Kelley, a senior on Eastern High’s soccer team, was one of 20 players selected from D.C. public school teams to participate in a six-day trip to Barcelona, which included training with FC Barcelona’s academy coaches, a tour of the stadium and team museum, and the chance to watch arguably the best team in the world play live in its home stadium.
While she enjoys watching European soccer on television, Kelley said that being there was a whole different experience. The passion of the fans, in particular, was something to behold.
“One part that was really amazing was the wave,” Kelley said, describing the undulating pattern of spectators rising out of their seats. “It lasted about four rounds.”
The idea for the trip was born last summer, when a partnership was announced between FC Barcelona and the District of Columbia Public Schools (DCPS), during the four-time Champions League winners’ North American tour.
It’s not the first time in recent years that FC Barcelona has put down roots in the greater Washington area. Just last year, the Catalan powerhouse established a branch of its global youth academy, FCBEscola, in Loudoun County.
But unlike the pay-to-play model in Northern Virginia, this partnership would be jointly funded by FC Barcelona and the District of Columbia Interscholastic Athletic Association (DCIAA). A collaboration with the FC Barcelona Foundation, it included plans for both an annual middle-school training program for DCPS students with FC Barcelona academy coaches (to begin this summer), and for a high school girls’ team to train in Barcelona in the spring of 2018.
Kate Murphy, the girls’ varsity head coach at Wilson High, was selected to lead the team, alongside Cardozo boys’ head coach Amir Lowery. Tryouts for players took place in November, with more than 80 girls from public schools across the District competing for 20 roster spots. Murphy said that during tryouts, coaches paid attention not only to skill, but factors like attitude, endurance and coachability.
Kelley, who said she suffers from nerves at tryouts, got the news that she made the team the day before her birthday. “I called my mom crying,” she said.
Practices took place twice a week, from mid-January up until the team left for Barcelona on March 15. The coaches worked to help players become familiar with each other on the field, because most hadn’t played together before.
For the majority of the group, said Shanice Abrams, the assistant athletic director for the DCIAA who was in charge of organizing the trip, it was their first time out of the country.
In addition to taking in a game and touring the stadium, the team played two friendlies in Spain, against a local girls’ academy team and a university club team. Although they finished with two losses, Murphy said the games were competitive. The players also trained with FC Barcelona academy coaches, who put them through a series of drills that emphasized individual and small-group technical development. Barcelona, a club whose own youth academy, La Masia, is known for producing players of technical and tactical brilliance — including current stars like Messi, Andrés Iniesta and Gerard Pique — prides itself on its trademark passing game and possession soccer, the components of which were evident in these drills.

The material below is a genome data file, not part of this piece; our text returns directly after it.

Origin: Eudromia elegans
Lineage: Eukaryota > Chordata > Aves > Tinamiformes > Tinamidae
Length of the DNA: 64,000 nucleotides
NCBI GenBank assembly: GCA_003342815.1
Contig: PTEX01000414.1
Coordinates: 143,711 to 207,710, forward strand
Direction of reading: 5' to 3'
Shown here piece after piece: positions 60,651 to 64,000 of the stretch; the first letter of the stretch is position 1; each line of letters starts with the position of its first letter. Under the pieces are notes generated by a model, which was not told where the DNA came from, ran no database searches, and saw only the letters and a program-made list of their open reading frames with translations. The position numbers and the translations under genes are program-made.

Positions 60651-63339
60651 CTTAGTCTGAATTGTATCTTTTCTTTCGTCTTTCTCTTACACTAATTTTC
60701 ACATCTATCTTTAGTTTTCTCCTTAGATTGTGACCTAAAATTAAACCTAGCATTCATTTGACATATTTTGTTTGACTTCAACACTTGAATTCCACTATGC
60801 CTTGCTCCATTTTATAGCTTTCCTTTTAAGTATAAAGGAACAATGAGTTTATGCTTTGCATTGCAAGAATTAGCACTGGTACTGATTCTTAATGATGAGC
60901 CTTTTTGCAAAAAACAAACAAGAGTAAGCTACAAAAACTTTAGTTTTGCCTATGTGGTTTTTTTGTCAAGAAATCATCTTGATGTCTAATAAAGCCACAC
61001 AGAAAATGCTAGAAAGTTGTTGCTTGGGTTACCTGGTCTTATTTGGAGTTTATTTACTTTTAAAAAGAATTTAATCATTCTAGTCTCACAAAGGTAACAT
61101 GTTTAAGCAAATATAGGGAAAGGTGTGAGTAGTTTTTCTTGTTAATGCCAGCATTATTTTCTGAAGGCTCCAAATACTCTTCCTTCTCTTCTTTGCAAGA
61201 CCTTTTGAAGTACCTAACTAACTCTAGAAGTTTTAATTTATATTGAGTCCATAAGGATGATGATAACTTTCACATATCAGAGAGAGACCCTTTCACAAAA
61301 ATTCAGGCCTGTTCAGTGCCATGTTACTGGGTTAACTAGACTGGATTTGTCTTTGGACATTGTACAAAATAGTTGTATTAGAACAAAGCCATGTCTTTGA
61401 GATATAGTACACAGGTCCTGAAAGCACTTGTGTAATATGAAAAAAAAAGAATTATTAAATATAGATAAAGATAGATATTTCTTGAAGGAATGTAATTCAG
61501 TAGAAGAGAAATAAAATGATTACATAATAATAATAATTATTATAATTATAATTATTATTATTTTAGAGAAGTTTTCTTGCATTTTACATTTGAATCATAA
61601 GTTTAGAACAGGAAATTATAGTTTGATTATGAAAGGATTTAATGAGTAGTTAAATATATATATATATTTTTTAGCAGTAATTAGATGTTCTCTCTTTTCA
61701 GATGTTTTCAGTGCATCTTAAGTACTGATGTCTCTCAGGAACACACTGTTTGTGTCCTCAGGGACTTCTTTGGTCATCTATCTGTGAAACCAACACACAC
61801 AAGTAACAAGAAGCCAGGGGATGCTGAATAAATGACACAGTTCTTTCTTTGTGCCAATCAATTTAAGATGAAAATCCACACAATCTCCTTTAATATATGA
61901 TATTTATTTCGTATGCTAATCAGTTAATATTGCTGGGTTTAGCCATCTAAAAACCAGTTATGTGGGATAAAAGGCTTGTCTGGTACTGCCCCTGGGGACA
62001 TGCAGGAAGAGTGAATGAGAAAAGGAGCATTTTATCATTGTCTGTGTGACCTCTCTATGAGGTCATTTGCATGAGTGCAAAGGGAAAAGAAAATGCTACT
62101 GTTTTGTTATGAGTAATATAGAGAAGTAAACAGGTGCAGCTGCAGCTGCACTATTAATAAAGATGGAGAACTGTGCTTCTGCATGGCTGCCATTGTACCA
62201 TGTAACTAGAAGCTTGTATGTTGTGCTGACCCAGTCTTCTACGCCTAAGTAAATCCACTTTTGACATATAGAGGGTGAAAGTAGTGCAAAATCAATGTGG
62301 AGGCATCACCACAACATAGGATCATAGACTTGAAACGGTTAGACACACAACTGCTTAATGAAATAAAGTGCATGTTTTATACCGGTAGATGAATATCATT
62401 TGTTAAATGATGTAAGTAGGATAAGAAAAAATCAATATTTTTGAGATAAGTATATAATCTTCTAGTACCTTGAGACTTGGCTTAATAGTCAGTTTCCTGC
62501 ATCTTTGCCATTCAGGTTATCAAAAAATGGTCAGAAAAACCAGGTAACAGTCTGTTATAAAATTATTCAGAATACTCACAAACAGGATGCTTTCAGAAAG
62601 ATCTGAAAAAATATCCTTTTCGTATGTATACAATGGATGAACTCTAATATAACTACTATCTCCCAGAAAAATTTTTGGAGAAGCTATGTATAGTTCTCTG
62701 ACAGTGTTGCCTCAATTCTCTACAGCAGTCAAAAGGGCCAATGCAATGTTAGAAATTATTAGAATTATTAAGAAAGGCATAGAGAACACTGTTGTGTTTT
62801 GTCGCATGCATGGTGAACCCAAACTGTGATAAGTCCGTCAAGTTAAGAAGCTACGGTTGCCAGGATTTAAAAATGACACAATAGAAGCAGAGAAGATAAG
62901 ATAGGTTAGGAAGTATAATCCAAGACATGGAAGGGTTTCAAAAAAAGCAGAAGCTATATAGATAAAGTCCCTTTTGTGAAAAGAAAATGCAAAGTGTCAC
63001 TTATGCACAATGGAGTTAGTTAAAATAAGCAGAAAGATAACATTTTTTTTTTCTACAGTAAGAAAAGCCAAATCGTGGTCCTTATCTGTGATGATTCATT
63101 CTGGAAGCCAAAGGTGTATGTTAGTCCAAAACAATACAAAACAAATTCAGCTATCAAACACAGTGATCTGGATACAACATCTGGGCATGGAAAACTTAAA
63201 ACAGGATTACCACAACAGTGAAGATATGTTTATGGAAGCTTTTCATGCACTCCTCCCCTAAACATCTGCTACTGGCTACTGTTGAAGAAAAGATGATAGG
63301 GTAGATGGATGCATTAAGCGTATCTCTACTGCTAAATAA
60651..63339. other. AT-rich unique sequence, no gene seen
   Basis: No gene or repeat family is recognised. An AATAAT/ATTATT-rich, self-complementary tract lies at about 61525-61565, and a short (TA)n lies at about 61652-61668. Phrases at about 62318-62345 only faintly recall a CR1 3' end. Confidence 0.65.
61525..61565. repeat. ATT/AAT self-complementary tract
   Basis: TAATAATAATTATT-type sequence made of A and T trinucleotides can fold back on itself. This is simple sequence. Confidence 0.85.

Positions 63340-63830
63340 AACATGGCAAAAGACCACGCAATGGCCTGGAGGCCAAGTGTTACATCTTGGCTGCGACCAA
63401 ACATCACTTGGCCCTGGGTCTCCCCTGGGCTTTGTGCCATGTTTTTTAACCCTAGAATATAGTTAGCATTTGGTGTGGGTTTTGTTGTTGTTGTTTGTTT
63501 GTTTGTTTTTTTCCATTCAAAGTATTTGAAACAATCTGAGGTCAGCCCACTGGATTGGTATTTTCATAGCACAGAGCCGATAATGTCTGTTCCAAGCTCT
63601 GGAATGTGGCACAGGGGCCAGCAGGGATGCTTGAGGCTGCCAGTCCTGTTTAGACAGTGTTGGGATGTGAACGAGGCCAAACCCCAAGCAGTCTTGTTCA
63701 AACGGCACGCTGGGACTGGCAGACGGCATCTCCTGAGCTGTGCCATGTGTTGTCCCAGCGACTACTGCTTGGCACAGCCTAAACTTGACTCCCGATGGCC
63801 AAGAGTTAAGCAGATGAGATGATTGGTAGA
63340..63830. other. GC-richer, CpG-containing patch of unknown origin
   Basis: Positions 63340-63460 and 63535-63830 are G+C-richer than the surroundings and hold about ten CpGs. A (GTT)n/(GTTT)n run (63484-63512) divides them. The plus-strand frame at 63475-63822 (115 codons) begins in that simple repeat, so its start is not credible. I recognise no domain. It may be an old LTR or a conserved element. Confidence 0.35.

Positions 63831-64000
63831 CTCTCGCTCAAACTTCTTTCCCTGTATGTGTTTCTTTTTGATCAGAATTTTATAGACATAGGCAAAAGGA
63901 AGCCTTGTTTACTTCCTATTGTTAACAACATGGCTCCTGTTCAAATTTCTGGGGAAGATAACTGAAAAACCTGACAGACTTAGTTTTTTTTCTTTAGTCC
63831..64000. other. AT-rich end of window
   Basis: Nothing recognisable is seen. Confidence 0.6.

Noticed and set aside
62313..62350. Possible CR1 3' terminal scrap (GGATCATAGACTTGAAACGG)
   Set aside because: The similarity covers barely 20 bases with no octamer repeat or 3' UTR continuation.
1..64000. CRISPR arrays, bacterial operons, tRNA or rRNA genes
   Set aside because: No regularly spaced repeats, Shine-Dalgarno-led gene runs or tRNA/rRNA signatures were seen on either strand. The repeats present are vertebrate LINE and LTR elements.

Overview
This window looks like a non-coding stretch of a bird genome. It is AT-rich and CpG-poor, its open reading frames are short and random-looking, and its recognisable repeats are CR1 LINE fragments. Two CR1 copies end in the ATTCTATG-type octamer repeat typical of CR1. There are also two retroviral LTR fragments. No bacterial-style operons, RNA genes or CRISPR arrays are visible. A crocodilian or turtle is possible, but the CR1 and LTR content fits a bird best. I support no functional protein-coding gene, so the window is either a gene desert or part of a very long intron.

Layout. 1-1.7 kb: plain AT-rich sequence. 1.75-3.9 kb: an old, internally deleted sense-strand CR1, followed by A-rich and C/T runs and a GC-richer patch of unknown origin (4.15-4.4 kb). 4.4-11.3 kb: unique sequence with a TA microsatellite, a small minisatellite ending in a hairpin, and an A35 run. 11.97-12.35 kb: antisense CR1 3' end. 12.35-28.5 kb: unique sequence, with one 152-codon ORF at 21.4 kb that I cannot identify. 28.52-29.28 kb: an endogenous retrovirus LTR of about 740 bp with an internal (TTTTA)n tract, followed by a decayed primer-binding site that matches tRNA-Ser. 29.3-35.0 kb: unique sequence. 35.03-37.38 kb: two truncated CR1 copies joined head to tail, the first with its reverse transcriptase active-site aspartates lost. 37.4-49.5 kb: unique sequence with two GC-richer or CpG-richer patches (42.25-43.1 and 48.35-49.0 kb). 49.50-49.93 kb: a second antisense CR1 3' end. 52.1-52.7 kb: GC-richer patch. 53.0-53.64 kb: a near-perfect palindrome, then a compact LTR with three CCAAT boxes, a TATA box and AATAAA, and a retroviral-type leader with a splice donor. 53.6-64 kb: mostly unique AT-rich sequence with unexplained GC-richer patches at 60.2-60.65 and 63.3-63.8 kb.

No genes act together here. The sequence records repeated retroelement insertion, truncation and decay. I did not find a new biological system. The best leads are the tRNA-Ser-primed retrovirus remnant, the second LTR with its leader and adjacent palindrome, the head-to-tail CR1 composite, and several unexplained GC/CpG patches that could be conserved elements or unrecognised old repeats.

“It was an amazing experience,” said Mia Campbell, a senior from School Without Walls. “They were just so focused on the technical aspect of everything.”
Apart from soccer, the players explored some of the culture of the city, including celebrated architect Antoni Gaudi’s Parc Güell and La Sagrada Familia, a Flamenco show, and dinners of authentic Spanish-style tapas. (Patatas bravas, a type of fried potatoes, were a particular favorite.)
For Abrams, one of the most rewarding aspects of the trip was seeing friendships blossom among girls from different parts of D.C., most of whom had known each other only as on-field rivals before.
“There was a sense of closeness. You’re overseas, you’re just there,” Murphy agreed, adding that limited cellphone access helped bring the girls closer together.
With the middle school program — which will be part of FutbolNet, FC Barcelona’s global series of clinics that gives particular emphasis to youth in vulnerable areas — starting this summer, Abrams said the DCIAA and DCPS hope to continue to send high school teams abroad.
Kelley, whose school, Eastern, has only had a varsity soccer program for a few years, advised her younger teammates “just to have fun and work hard, because a once-in-a-lifetime opportunity can happen at any minute.”
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